Isn’t the primary difference between the Edwards situation and Larry Craig/Scott Muschany/David Vittner/Mark Foley/Ted Haggard situations that the latter involved actual crimes committed?

    I mean, yeah, I don’t actually want the media to give a pass to Democrats, but I’m not sure that being more vigorous (in the Scott Muschany case, for example) in reporting that an elected official has raped a 14 year old than they are in reporting a consensual affair should rightly be blamed on political bias. Isn’t it actually a more important story?

    —Myca

  25. 24
    DaisyDeadhead says:

    What Meowser said, in bold type.

  26. 25
    Sharon Cullars says:

    I really don’t care about the marital infidelities of public officials; as has been pointed out, that is a problem between the infidel (couldn’t resist) and his family. However, in this case, Edward’s lying is a problem. Public officials have to learn to navigate rough situations, and consistent lying (esp. when their is evidence against you) denotes a lack of tact and leadership ability. This inability to troubleshoot could very well translate into more official realms. To be caught lying about your marital infidelity is one thing; to be caught lying about a trade agreement or peace pact is something that has national ramnifications. Learning to tactfully tell the truth, even when it will result in personal embarrassment, is something leaders need to learn.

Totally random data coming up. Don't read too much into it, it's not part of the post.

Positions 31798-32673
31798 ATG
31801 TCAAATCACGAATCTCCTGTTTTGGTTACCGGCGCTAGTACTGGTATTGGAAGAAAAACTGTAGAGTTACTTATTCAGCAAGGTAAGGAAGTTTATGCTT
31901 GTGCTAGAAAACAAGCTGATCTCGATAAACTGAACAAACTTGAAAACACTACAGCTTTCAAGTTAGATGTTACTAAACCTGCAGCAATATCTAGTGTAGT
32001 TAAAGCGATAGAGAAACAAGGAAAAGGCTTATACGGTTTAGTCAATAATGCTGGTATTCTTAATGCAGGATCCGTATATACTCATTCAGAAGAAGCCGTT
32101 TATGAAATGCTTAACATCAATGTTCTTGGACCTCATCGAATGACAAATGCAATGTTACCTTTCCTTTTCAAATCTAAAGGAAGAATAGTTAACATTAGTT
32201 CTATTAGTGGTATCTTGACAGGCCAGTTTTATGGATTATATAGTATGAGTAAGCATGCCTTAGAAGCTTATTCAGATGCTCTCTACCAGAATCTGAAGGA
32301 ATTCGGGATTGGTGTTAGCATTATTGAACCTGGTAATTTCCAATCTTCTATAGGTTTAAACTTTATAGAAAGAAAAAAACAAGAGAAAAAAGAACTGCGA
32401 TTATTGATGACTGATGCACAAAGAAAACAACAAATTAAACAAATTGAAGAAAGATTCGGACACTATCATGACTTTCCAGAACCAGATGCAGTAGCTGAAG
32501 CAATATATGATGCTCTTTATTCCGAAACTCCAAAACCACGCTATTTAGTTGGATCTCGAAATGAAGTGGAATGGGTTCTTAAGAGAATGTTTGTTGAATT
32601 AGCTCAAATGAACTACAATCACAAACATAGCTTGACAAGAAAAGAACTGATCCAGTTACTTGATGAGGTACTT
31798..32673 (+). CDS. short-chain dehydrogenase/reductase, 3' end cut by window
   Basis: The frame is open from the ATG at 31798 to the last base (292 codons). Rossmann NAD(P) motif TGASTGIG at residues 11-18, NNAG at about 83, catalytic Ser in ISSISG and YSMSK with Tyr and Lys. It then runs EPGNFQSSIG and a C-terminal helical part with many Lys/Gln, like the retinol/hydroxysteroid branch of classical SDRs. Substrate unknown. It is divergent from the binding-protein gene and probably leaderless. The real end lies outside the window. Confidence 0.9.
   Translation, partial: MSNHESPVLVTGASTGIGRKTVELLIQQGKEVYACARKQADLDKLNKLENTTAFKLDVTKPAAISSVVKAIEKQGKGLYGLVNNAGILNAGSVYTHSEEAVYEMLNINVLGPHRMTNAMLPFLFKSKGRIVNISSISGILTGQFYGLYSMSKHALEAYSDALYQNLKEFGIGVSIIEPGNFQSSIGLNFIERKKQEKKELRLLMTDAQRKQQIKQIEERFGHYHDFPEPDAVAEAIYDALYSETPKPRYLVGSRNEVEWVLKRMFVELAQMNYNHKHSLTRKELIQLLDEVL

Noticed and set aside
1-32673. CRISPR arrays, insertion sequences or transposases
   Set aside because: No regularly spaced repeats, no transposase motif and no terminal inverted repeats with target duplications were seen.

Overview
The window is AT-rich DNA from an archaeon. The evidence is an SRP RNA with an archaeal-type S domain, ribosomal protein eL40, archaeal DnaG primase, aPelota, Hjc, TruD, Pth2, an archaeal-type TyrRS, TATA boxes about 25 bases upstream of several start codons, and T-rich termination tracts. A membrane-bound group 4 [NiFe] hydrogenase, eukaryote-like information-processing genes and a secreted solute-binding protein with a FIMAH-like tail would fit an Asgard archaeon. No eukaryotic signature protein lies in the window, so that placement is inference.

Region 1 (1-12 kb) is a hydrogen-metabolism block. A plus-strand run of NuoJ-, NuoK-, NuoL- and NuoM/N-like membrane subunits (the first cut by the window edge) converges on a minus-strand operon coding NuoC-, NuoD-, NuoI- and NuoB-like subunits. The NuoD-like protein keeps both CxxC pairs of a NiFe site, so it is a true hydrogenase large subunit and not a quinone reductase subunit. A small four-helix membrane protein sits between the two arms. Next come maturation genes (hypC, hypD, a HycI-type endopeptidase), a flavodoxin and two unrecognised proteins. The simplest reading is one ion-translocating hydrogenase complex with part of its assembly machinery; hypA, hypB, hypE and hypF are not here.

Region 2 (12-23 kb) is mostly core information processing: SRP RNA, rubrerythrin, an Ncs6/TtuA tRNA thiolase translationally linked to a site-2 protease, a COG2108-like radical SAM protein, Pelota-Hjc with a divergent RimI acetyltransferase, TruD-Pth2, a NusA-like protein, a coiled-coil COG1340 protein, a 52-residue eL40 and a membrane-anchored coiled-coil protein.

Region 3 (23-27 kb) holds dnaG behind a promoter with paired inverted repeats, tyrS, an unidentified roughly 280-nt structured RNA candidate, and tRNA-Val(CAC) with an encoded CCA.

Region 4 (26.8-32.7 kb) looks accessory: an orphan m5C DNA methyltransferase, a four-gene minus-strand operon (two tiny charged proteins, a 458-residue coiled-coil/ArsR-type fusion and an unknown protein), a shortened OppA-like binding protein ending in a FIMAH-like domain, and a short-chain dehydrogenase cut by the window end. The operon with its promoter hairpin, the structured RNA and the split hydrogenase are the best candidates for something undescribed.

Also, it’s interesting that for some the onus seems to be on the Democrats to be upstanding and moral. From my experience, it is the Republicans who run on platforms of “family morals” and godliness, so when they fall, their self-righteousness rightfully comes back to bite them on the ass. I haven’t really seen a Democrat running on a moral majority platform, but if he or she does, then the ramnifications should be the same as it is with any Republican. In biblical words, beware of the beam in your own eye instead of the mote in your neighbor’s and everything will be kopacetic.